The Australian Financial Complaints Authority (AFCA) received 102,790 complaints in 2023, including nearly twice as many scam-related complaints as the previous year. AFCA assisted consumers in recovering $304 million in refunds and compensation.
An AFCA representative has said that banks, superannuation trustees and other financial firms need to do a better job of handling complaints.
Even better, perhaps they could improve their services so there’s less need for customers to complain at all.
The Australian Financial Complaints Authority (AFCA)
AFCA was set up in response to a 2017 review into dispute resolution and complaints in Australia’s financial system.
Before this, financial disputes were resolved by three different schemes: the Financial Ombudsman Service, the Credit and Investments Ombudsman and the Superannuation Complaints Tribunal.
It was a complicated system that didn’t work very well. The introduction of a single financial complaints body also came with fairer rules for consumers and higher limits for claims and compensation.
AFCA‘s role is to resolve complex disputes involving consumers and financial firms. This includes banks, insurers, credit providers, stockbrokers, financial advisers, debt collection agencies and superannuation trustees. Basically, any company whose main business is money.
Some issues AFCA might help with:
- You are experiencing financial hardship and have asked for assistance with managing your repayments or debts with a financial firm, but did not get the support you need
- You need help with recovering incorrect fees or charges, including unauthorised or accidental transactions
- You have been given misleading or incorrect information about a financial service or product
- You gave a financial provider instructions and they were not followed
- Your privacy has been breached
- You are disputing a decision from an insurance company or other financial body, including insurance claims or the payment of a death benefit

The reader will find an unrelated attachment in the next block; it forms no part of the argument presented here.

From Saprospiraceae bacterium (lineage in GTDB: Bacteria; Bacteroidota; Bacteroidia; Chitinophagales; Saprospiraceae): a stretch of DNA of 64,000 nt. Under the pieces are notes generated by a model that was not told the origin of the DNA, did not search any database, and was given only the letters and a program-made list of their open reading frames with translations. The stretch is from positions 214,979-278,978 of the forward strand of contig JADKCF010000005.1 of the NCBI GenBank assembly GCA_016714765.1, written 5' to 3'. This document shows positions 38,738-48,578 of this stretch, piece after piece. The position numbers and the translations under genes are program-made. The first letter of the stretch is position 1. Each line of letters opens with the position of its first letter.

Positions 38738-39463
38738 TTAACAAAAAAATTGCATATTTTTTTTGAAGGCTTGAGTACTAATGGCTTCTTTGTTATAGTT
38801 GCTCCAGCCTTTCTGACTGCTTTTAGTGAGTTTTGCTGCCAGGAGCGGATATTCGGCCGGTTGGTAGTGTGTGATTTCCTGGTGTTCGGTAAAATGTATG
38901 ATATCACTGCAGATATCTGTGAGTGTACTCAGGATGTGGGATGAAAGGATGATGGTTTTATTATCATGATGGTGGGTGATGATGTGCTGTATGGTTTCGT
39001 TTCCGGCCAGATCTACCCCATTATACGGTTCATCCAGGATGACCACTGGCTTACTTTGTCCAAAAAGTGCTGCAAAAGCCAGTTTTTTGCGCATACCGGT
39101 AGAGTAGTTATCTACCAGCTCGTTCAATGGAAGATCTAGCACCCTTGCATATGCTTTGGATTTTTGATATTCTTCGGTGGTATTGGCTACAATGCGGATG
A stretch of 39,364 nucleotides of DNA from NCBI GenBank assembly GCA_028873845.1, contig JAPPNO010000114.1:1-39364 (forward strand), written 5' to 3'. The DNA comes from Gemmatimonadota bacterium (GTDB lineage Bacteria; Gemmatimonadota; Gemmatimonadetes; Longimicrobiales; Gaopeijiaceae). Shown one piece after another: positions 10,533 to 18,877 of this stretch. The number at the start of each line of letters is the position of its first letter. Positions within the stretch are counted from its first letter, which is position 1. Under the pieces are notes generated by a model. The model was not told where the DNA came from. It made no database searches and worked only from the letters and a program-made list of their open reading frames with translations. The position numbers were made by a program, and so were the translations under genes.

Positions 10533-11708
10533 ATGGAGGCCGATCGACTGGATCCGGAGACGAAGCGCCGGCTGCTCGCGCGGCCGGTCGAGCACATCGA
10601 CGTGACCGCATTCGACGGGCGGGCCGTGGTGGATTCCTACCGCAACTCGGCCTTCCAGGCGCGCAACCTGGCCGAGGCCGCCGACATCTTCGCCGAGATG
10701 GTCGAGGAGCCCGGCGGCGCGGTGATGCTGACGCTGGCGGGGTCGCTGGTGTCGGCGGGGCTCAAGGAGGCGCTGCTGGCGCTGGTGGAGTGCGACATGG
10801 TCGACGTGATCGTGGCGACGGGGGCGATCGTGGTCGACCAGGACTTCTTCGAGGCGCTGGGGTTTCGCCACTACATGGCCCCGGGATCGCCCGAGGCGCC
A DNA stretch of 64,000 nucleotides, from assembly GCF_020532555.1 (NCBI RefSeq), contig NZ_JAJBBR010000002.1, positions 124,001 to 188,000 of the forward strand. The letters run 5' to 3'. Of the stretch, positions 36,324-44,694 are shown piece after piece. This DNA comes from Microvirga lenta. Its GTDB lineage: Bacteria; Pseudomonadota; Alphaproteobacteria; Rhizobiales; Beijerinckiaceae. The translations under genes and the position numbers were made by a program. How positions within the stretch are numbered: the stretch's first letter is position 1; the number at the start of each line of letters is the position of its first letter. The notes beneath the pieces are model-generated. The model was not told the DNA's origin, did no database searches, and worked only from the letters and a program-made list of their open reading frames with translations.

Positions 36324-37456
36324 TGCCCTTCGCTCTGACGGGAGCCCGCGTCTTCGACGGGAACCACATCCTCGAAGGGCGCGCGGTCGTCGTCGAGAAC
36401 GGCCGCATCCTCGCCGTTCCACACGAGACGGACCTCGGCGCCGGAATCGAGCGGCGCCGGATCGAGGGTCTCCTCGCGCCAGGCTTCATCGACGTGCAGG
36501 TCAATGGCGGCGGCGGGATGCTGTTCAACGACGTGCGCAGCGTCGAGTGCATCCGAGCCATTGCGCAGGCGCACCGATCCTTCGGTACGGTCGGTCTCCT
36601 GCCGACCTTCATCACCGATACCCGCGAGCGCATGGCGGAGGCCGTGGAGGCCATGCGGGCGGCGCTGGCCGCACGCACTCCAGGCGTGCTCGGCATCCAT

Most of the issues AFCA handled in 2023 involved unauthorised transactions, many of which were due to scams.
Scams on the rise
Nearly 9000 complaints to AFCA were scam related, 95% more than in 2022. While there are some things that you can do to help identify and avoid scams, the Australian Government is also stepping up their efforts to protect consumers.
Last year, the ACCC launched the National Anti-Scam Centre which coordinates government, law enforcement, industry and consumer groups to disrupt and prevent scams.
The Australian Communications and Media Authority (ACMA) has recently launched a trial phase of the SMS Sender ID Registry that will make it harder for scammers to impersonate major brands and agencies like banks.
In short, there are things happening to make life harder for scammers – but the pressure is on for banks and other financial providers to step up their game as Australians continue to lose lots of money.
AFCA also saw a 29% increase in complaints relating to financial hardship, reflecting the increased cost of living pressures facing Australians. AFCA fields complaints from individuals and small businesses who are unable to make a repayment on a debt, and whose requests for assistance have been rejected or ignored by the bank.
A survey conducted by CPSA at the end of last year found that just 10% of respondents did not feel stressed about their financial circumstances.
At a time when so many are doing it tough, it is not surprising that more people are asking for some grace from financial institutions, especially when many of these same companies have seen record profits in the past year.
If you are concerned about scams, we recommend checking Scamwatch, CHOICE, and The ACCC’s Little Black Book of Scams.
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